Synchrony, or the coordinated processing of time, is an often-overlooked yet critical context for human interaction. This study tests the relationship between the ability to synchronize rhythmically in a group setting with the ability to attend in 102 elementary schoolchildren. Impairments in temporal processing have frequently been shown to exist in clinical populations with learning disorders, particularly those with Attention DeficitHyperactivityDisorder (ADHD). Based on this evidence, we hypothesized that the ability to synchronize (...) rhythmically in a group setting—an instance of the type of temporal processing necessary for successful interaction and learning—would be correlated with the ability to attend across the continuum of the population. A music class is an ideal setting for the study of interpersonal timing. In order to measure synchrony in this context, we constructed instruments that allowed the recording and measurement of individual rhythmic performance. The SWAN teacher questionnaire was used as a measurement of attentional behavior. We find that the ability to synchronize with others in a group music class can predict a child’s attentional behavior. (shrink)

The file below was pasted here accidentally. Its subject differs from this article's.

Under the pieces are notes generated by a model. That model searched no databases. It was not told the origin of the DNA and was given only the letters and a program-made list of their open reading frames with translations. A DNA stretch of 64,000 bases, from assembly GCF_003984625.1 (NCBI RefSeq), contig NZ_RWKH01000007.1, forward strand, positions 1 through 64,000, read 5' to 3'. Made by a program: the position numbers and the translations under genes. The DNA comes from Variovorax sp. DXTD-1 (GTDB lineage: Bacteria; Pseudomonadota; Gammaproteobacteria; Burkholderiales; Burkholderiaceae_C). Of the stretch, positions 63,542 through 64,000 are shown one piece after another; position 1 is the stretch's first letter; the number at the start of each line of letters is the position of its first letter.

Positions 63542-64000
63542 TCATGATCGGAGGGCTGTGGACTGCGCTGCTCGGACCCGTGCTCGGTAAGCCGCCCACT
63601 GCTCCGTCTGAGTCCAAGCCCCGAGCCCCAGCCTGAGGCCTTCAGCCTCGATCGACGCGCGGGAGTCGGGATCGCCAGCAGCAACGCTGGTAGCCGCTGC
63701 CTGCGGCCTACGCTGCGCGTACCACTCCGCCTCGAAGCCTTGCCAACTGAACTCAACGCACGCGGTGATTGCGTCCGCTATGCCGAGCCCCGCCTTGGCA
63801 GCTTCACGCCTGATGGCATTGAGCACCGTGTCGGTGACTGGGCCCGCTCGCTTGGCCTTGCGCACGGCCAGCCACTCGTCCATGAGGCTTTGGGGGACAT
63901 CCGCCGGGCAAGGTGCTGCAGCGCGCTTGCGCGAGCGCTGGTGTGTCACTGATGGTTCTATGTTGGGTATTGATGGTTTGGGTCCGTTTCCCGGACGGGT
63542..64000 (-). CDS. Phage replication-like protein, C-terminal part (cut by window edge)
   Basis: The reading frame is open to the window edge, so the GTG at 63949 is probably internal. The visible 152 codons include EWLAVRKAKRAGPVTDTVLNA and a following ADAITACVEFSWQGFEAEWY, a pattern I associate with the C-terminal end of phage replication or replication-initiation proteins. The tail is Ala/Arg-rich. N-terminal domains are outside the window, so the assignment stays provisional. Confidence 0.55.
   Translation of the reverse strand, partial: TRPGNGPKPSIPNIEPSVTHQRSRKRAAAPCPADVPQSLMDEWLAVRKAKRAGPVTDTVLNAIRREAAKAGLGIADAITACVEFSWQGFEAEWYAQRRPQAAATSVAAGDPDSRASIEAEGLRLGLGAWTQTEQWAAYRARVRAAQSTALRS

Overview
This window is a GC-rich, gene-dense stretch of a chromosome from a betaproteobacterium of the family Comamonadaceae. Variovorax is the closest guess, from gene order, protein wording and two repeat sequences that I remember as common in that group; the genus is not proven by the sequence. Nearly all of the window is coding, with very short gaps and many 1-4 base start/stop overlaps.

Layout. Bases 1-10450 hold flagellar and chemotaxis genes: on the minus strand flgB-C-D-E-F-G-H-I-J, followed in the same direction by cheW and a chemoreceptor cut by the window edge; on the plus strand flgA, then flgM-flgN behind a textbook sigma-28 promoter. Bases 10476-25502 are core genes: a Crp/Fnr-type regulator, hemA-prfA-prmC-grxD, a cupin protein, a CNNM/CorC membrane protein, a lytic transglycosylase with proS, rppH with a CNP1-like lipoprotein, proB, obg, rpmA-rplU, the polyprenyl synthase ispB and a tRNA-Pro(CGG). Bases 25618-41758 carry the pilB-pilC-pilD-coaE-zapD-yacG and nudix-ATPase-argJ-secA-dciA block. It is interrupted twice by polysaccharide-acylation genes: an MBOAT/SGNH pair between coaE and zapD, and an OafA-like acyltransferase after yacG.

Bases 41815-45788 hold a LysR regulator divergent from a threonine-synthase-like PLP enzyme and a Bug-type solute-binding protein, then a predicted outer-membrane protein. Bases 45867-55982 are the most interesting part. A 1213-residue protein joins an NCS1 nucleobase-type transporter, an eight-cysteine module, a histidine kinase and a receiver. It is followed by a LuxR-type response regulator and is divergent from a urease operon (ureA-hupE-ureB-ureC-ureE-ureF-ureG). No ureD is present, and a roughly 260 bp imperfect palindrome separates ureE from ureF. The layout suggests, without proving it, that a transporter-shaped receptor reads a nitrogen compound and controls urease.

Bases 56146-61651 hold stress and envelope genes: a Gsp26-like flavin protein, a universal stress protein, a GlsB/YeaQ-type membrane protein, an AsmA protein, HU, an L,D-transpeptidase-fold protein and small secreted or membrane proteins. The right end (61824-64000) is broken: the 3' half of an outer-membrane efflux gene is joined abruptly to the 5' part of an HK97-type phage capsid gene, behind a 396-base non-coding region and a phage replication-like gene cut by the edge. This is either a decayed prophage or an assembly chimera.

Individuals with autism spectrum disorders (ASD) are known to have difficulty with eye contact. This might make it difficult for partners to communicate with them face-to-face. To elucidate the neural substrates of live inter-subject interactions of ASD patients and typically-developed (normal) subjects, we conducted hyper-scanning functional MRI with 21 subjects with autistic spectrum disorder (ASD) paired with normal subjects, and with 19 pairs of normal subjects as a control. Baseline eye contact was (...) maintained while subjects performed a real-time joint-attention task. The task-related effects were modeled out, and inter-individual correlation analysis was performed on the residual time-course data. ASD–Normal pairs were less accurate at detecting gaze direction than Normal–Normal pairs. Performance was impaired both in ASD subjects and in their normal partners. The left occipital pole activation caused by gaze processing was reduced in ASD subjects, suggesting that deterioration of eye-cue detection in ASD is related to impairment of early visual processing of gaze. By contrast, their normal partners showed greater activity in the bilateral occipital cortex and the right prefrontal area, indicating a compensatory workload. Inter-brain coherence in the right IFG reported previously in Normal–Normal pairs during eye contact was diminished in ASD–Normal pairs. Intra-brain functional connectivity between the right IFG and right superior temporal sulcus (STS) in normal subjects paired with ASD subjects was reduced compared with in Normal–Normal pairs. This functional connectivity was positively correlated with performance of normal partners in eye-cue detection. Considering the integrative role of the right STS in gaze processing, inter-subject synchronization during eye contact might be a prerequisite for eye-cue detection by the normal partner. (shrink)